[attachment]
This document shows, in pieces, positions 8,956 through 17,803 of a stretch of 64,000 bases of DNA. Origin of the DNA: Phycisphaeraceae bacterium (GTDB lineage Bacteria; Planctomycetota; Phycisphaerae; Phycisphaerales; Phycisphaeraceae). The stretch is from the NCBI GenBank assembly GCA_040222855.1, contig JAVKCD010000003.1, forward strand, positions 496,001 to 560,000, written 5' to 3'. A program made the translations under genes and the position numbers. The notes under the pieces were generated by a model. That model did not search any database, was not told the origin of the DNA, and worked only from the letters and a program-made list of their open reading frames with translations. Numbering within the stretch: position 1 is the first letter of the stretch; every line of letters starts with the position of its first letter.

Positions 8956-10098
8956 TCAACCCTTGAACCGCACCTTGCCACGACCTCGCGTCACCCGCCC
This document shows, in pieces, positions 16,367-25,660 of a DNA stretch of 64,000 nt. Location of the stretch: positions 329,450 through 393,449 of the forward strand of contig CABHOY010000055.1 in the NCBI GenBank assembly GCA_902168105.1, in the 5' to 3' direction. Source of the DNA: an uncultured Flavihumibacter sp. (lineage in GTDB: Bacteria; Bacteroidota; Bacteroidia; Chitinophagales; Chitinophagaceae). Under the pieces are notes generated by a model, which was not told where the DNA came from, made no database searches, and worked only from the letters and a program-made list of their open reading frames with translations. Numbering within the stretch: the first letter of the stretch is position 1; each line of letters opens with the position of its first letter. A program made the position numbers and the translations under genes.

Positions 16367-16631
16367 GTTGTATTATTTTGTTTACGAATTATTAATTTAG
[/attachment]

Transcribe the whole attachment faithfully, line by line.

This document shows, in pieces, positions 8,956 through 17,803 of a stretch of 64,000 bases of DNA. Origin of the DNA: Phycisphaeraceae bacterium (GTDB lineage Bacteria; Planctomycetota; Phycisphaerae; Phycisphaerales; Phycisphaeraceae). The stretch is from the NCBI GenBank assembly GCA_040222855.1, contig JAVKCD010000003.1, forward strand, positions 496,001 to 560,000, written 5' to 3'. A program made the translations under genes and the position numbers. The notes under the pieces were generated by a model. That model did not search any database, was not told the origin of the DNA, and worked only from the letters and a program-made list of their open reading frames with translations. Numbering within the stretch: position 1 is the first letter of the stretch; every line of letters starts with the position of its first letter.

Positions 8956-10098
8956 TCAACCCTTGAACCGCACCTTGCCACGACCTCGCGTCACCCGCCC
This document shows, in pieces, positions 16,367-25,660 of a DNA stretch of 64,000 nt. Location of the stretch: positions 329,450 through 393,449 of the forward strand of contig CABHOY010000055.1 in the NCBI GenBank assembly GCA_902168105.1, in the 5' to 3' direction. Source of the DNA: an uncultured Flavihumibacter sp. (lineage in GTDB: Bacteria; Bacteroidota; Bacteroidia; Chitinophagales; Chitinophagaceae). Under the pieces are notes generated by a model, which was not told where the DNA came from, made no database searches, and worked only from the letters and a program-made list of their open reading frames with translations. Numbering within the stretch: the first letter of the stretch is position 1; each line of letters opens with the position of its first letter. A program made the position numbers and the translations under genes.

Positions 16367-16631
16367 GTTGTATTATTTTGTTTACGAATTATTAATTTAG